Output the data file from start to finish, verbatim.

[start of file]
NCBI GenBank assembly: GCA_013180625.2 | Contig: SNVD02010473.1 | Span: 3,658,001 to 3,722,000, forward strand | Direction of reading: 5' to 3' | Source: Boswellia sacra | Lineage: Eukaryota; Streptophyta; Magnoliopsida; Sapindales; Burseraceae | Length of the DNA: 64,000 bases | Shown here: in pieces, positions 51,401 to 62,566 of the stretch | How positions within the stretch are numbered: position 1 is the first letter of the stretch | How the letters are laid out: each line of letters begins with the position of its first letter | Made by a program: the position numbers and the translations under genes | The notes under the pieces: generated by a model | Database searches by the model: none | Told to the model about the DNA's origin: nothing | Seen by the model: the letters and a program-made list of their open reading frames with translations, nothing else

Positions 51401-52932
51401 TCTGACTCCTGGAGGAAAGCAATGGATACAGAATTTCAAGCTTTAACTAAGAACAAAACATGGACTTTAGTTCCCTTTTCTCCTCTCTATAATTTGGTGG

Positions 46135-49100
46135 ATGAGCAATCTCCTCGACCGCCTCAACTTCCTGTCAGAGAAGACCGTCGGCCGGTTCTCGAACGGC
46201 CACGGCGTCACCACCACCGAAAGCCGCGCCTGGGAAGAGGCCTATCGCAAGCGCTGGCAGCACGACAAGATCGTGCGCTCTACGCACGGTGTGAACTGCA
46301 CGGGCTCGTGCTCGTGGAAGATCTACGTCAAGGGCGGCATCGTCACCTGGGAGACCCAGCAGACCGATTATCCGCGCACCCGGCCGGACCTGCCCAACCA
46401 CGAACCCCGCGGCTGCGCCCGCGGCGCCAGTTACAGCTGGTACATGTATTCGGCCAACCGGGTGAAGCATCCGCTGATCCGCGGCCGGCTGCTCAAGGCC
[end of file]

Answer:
NCBI GenBank assembly: GCA_013180625.2 | Contig: SNVD02010473.1 | Span: 3,658,001 to 3,722,000, forward strand | Direction of reading: 5' to 3' | Source: Boswellia sacra | Lineage: Eukaryota; Streptophyta; Magnoliopsida; Sapindales; Burseraceae | Length of the DNA: 64,000 bases | Shown here: in pieces, positions 51,401 to 62,566 of the stretch | How positions within the stretch are numbered: position 1 is the first letter of the stretch | How the letters are laid out: each line of letters begins with the position of its first letter | Made by a program: the position numbers and the translations under genes | The notes under the pieces: generated by a model | Database searches by the model: none | Told to the model about the DNA's origin: nothing | Seen by the model: the letters and a program-made list of their open reading frames with translations, nothing else

Positions 51401-52932
51401 TCTGACTCCTGGAGGAAAGCAATGGATACAGAATTTCAAGCTTTAACTAAGAACAAAACATGGACTTTAGTTCCCTTTTCTCCTCTCTATAATTTGGTGG

Positions 46135-49100
46135 ATGAGCAATCTCCTCGACCGCCTCAACTTCCTGTCAGAGAAGACCGTCGGCCGGTTCTCGAACGGC
46201 CACGGCGTCACCACCACCGAAAGCCGCGCCTGGGAAGAGGCCTATCGCAAGCGCTGGCAGCACGACAAGATCGTGCGCTCTACGCACGGTGTGAACTGCA
46301 CGGGCTCGTGCTCGTGGAAGATCTACGTCAAGGGCGGCATCGTCACCTGGGAGACCCAGCAGACCGATTATCCGCGCACCCGGCCGGACCTGCCCAACCA
46401 CGAACCCCGCGGCTGCGCCCGCGGCGCCAGTTACAGCTGGTACATGTATTCGGCCAACCGGGTGAAGCATCCGCTGATCCGCGGCCGGCTGCTCAAGGCC